After watching the Netflix original movie Okja, I’m an emotional wreck and looking at food in a whole new light.
In 2007, Lucy Mirando became CEO of the Mirando Corporation where she announced that her organization had been breeding a special kind of superpig. Twenty-six of the best pigs would be sent to locations around the world, and ten years later, one will be crowned the winner.
In 2017 in South Korea, a young girl named Mija risks everything to save her best friend – one of the genetic superpigs named Okja – from the multi-national Mirando Corporation who have captured Okja to bring to New York City for the Best SuperPig Festival. Along her quest, Mija encounters a group from the Animal Liberation Front who join her to save Okja from slaughter.
Before you question whether this is pure propaganda or not, I’m here to tell you it isn’t.
Okja isn’t here to slap you on the wrist for eating meat or to tell you that the consumption of animals is morally wrong, it’s that the mass production of food through capitalism is unethical.
Okja competed for the Palme d’Or in the main competition section at the 2017 Cannes Film Festival where it received both boos (for it’s Netflix release) and a standing ovation. The controversy surrounding this film, along with other Netflix releases, involves the unorthodox experience of online streaming versus a theather release.
The Indiana Daily Student hails Okja as a triumph, describing it as part Spielberg and part Miyazaki. While the majority of headlines about Okja focus more on how it will upset you, people are missing the fact that it’s also touching hearts. “Think E.T. with a supermarket slant; the battle of innocence and earnestness against corporate profit margins.”
Director Bong Joon Ho (The Host, Snowpiercer) explained to BBC that first and foremost he wants to explore new worlds through storytelling.
“We create psychological border-lines to avoid discomforts, so we separate our views of animals. Those we perceive as pets and the ones we place in our shopping carts are the same animals but we choose to separate them.”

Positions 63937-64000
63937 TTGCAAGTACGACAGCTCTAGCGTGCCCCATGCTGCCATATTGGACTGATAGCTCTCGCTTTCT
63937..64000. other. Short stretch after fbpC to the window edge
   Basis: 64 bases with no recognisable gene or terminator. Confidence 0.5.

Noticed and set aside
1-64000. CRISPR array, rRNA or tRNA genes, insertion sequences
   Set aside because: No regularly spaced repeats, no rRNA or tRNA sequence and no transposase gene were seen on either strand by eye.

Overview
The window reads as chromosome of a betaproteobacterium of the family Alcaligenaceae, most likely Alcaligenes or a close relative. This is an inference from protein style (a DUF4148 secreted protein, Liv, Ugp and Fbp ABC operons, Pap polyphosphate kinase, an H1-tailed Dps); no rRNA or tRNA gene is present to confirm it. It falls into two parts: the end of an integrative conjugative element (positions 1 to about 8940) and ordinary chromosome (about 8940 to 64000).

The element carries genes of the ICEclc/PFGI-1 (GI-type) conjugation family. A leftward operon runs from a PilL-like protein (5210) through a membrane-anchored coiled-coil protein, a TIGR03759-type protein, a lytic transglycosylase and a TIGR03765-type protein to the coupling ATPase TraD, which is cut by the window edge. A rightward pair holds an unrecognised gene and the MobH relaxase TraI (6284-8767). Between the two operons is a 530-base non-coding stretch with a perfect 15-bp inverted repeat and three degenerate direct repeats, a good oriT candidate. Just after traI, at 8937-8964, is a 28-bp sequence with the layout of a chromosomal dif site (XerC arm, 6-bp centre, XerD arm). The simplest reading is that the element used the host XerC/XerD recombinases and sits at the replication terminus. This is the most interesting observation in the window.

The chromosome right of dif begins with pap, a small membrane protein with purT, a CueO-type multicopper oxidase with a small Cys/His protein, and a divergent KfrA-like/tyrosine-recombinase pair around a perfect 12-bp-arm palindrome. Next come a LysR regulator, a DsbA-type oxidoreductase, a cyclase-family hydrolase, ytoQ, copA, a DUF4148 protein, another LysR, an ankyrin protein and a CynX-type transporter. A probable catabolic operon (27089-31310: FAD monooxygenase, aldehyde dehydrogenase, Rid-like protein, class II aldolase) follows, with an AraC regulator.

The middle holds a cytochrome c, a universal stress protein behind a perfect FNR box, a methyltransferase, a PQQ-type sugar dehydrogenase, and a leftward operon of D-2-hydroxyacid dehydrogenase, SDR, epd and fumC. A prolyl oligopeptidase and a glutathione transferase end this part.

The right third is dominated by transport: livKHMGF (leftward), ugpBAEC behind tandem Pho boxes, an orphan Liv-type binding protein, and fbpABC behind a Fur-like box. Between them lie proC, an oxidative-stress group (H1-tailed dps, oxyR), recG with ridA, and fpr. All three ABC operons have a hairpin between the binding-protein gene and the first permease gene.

Bong’s inspiration for one of the film’s most graphic scenes came from a personal visit to a commerical slaughterhouse; an experience he described as “absolutely necessary”.
“I wanted to crumble these borders and make the audience feel uncomfortable. It is witnessing your family being dragged into a slaughterhouse. Compared to my experience of visiting a real-life slaughterhouse, the film scenes were much milder and were expressed in a toned-down manner.”
Let’s be clear again. Bong isn’t interested in shaming meat lovers in this film, so take a breath.
“In my movie, Mija’s favorite food is chicken stew. I didn’t make this film to oppose meat. Whether one is vegan or not is a matter of individual choice,” Bong explained, adding that he wanted audiences to ‘witness and understand’ how meat was being mass produced. This is the state of capitalism today and this is what I wanted to convey.”
While Okja is very self-aware, it’s not force-feeding you it’s agenda, but asking you to look at this not-too-distant dystopian future. The film hasn’t converted me into a Vegan, but it’s made me more aware of what’s going on.